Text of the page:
Analysis of Data Tests o Flynt & Cooter Reading Level 3 determined appropriate starting point Comprehension order incorrect – work needed to understand read material in correct reading order o Durr Sight Words Excellent score - no work need in this area o Phonics Competency Test Work needed for vowel understanding Observations and Interview s o Oral Language Observation Work needed on speed and fluency Work needed in proper comprehension o Interview Non English speaking parents Highly motivated student Enjoys school and learning Has desire to increase
By: Michelle Johnson
Instructional Plans a) Semester Goals Increase speed and fluency of reading Write with little or no teacher support Understanding proper use of vowels Increase order accuracy in comprehension b) Procedures Repetitive student oral reading at level Phonics and vocabulary worksheets Comprehension worksheets Tip for best comprehension and vowel usage c) Materials Tips sheet for best comprehension Story elements, story map, and word map sheets for comprehension Phoenix awareness worksheets for proper vowel usage Online quiz for fluency speed and comprehension
By: Abigail Kellar
General Information o School: Smyrna Elementary o Grade: 3 rd o Age: 9 o Teacher: Ms. Wright Interests o Laurel loves school o She enjoys spending time with her 2 siblings and 2 foster siblings o She likes to play outdoors and be involved with sports o She likes the Twilight movie series o She loves animals and wants to be a veterinarian someday
Data Collected and Clinical Information a) Pretest Results Student reads well independently b) Phonics Competency Test part % (consonant-vowel-consonant) part % (consonant clusters-short vowels) part % (CVC-silent e) part 4 – 92% (vowel digraphs) part % (vowel + R) part % (other vowel sounds) part 7 – 100% (other long vowel sounds) part % (silent and irregular sounds) part 9 – 97% (two syllable regularities) part 10 – 82% (multi-syllabic nonsense words) c) Durr Sight Word Test Student was able to read list 1-8 with little to no difficulty and struggled slightly with list 9.
By: Abigail Kellar
Instructional Plans a) Semester Goals Master Durr lists Improve reading skills Improve recognition of words as well as comprehension Find means to make reading fun for the student b) Procedures Find games and material to allow student to not feel like reading is a chore Continue working on reading folders Work on all aspects of reading and word comprehension c) Materials Functional reading folders Games Interactive books or magazines Reading activities from Pinterest.com Reading lists Books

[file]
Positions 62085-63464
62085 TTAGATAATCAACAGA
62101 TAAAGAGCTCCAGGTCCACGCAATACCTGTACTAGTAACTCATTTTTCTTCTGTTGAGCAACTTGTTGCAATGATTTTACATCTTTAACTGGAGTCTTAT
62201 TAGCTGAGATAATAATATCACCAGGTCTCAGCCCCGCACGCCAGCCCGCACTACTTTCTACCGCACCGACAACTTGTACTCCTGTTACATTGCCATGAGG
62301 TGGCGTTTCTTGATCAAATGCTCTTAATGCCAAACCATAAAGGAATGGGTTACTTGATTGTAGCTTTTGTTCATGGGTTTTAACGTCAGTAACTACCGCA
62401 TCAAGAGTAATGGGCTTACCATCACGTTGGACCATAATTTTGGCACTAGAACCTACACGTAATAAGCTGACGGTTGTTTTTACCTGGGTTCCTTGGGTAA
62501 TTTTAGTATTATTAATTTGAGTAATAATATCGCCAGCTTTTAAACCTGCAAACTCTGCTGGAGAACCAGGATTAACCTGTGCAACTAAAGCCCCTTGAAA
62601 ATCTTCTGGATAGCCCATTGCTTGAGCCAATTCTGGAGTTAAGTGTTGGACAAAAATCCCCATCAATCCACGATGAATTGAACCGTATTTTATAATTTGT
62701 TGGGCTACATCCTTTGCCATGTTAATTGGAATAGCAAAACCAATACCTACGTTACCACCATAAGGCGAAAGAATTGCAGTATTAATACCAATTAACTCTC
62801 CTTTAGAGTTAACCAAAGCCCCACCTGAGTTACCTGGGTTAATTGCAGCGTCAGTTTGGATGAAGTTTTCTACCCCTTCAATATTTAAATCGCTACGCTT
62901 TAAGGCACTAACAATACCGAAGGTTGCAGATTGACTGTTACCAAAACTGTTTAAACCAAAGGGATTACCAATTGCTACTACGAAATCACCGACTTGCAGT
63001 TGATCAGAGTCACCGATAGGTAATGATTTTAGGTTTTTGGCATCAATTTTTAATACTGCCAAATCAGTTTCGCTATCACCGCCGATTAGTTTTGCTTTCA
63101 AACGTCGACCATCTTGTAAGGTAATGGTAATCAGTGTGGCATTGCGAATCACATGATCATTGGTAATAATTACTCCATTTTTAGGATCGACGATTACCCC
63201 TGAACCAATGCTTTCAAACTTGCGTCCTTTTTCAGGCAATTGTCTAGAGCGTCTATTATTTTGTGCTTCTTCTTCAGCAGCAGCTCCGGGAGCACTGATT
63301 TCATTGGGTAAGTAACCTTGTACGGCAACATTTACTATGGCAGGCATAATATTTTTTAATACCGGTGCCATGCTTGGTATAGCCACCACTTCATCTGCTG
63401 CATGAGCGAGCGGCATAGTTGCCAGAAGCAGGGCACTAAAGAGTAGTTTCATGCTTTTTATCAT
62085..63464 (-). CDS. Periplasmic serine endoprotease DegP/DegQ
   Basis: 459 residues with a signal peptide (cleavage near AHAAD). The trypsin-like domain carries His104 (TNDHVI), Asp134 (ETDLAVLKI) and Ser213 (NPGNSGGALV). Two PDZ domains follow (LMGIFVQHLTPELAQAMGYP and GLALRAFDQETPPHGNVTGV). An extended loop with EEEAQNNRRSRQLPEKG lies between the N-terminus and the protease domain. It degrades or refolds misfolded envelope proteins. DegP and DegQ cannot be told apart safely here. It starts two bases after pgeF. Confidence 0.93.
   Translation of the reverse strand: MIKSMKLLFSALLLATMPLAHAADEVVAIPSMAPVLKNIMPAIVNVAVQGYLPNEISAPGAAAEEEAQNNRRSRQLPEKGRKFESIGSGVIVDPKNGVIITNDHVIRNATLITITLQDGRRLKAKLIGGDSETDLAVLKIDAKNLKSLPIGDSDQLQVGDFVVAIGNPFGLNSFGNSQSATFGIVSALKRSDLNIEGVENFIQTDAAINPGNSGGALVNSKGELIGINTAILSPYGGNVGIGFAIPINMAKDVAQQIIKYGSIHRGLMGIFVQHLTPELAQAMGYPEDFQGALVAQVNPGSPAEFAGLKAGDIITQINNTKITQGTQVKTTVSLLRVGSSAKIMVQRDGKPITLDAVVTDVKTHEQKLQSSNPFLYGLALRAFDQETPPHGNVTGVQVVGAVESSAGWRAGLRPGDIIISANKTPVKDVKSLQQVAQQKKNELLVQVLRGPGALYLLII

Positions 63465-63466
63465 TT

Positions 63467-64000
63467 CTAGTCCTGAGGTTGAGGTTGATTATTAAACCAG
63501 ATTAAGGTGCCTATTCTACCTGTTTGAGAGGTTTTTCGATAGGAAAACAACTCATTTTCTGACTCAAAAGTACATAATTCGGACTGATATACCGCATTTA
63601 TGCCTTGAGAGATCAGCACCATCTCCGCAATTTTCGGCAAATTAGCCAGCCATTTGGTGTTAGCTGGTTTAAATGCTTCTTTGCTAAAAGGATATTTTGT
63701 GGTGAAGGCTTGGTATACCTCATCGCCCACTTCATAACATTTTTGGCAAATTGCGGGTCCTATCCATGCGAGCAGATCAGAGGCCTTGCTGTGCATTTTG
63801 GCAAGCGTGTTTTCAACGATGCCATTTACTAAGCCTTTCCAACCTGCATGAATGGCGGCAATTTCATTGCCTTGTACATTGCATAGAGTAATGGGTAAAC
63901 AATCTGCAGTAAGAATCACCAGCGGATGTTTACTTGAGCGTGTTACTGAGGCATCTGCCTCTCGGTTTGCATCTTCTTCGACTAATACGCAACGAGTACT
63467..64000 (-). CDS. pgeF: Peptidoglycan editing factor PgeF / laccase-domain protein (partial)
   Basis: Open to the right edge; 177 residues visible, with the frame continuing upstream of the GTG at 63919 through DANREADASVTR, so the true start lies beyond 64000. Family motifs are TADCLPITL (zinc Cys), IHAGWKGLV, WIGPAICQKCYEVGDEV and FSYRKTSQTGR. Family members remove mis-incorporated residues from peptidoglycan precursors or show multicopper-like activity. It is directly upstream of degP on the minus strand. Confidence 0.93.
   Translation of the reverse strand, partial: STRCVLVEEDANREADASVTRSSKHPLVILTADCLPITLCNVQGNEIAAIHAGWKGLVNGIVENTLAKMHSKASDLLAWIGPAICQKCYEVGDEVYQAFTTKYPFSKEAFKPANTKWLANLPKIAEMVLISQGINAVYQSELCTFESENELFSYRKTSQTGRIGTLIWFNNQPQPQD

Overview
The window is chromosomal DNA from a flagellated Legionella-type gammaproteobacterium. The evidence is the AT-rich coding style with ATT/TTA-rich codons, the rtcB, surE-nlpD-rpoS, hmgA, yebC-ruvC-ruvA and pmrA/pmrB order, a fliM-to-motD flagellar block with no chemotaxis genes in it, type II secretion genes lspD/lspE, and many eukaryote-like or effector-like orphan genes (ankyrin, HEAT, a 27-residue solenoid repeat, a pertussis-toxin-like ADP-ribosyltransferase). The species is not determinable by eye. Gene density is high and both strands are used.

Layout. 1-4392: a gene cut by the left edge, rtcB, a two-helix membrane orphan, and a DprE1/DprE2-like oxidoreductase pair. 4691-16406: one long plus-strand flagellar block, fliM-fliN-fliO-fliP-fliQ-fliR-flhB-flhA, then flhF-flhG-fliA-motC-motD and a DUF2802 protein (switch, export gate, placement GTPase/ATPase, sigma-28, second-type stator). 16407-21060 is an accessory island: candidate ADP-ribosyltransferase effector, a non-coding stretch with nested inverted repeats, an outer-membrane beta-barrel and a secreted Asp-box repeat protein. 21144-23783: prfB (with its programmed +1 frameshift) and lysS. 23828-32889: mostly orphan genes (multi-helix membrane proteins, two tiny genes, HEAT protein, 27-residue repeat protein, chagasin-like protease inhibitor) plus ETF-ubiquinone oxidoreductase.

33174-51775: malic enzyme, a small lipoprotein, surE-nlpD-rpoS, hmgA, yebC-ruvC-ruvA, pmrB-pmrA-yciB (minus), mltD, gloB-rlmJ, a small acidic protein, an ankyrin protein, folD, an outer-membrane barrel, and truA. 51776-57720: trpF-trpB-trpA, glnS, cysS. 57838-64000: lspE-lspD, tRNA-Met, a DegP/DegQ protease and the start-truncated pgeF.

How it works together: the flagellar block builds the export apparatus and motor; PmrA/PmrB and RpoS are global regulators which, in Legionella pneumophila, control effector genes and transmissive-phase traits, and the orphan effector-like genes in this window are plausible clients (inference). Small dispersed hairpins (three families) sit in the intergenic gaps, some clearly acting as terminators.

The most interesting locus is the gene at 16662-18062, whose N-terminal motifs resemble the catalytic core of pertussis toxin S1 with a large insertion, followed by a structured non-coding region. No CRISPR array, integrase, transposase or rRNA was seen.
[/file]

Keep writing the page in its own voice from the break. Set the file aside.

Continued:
By: Misty Roark
General Information o School: Sallie Gillentine Elementary o Grade: 2 nd o Age: 8 o Classroom Teacher: Mrs. Testerman Attitude and Interests o 3 siblings o Lives with both parents o Favorite subject is Recess and Math o Least Favorite is spelling o Loves Reading o Playing the Wii o Cooking with his mom o Reads above grade level o Loves comic books
Data Collected and Clinical Information a) Pretest Results Student reads well independently b) Phonics Competency Test part % (consonant-vowel-consonant) part % (consonant clusters-short vowels) part % (CVC-silent e) part 4 – 90% (vowel digraphs) part % (vowel + R) part % (other vowel sounds) part 7 – 100% (other long vowel sounds) part % (silent and irregular sounds) part 9 – 95% (two syllable regularities) part 10 – 70% (multi-syllabic nonsense words) c) Durr Sight Word Test Student was able to read list 1-7 well and struggled slightly with list 8 and 9
By: Misty Roark
Instructional Plans a) Semester Goals o Improve reading skills o Durr lists 8 and 9 o Find ways to make reading less boring for student b) Procedures o Continue working on word recognition o Continue working on reading folders o Fun games that increase reading capabilities c) Materials o Functional reading folders o Games o Durr and Dolch lists o Reading books o Reading activities from mrsperkins.com
Flynt, E. S., & Cooter, R. B. (2002). Reading inventory for the classroom. [University of Phoenix Custom Edition]. Boston: Pearson Custom Publishing Tompkins, G. E. (2002). Reading and language arts. [University of Phoenix Custom Edition]. Boston: Pearson Custom Publishing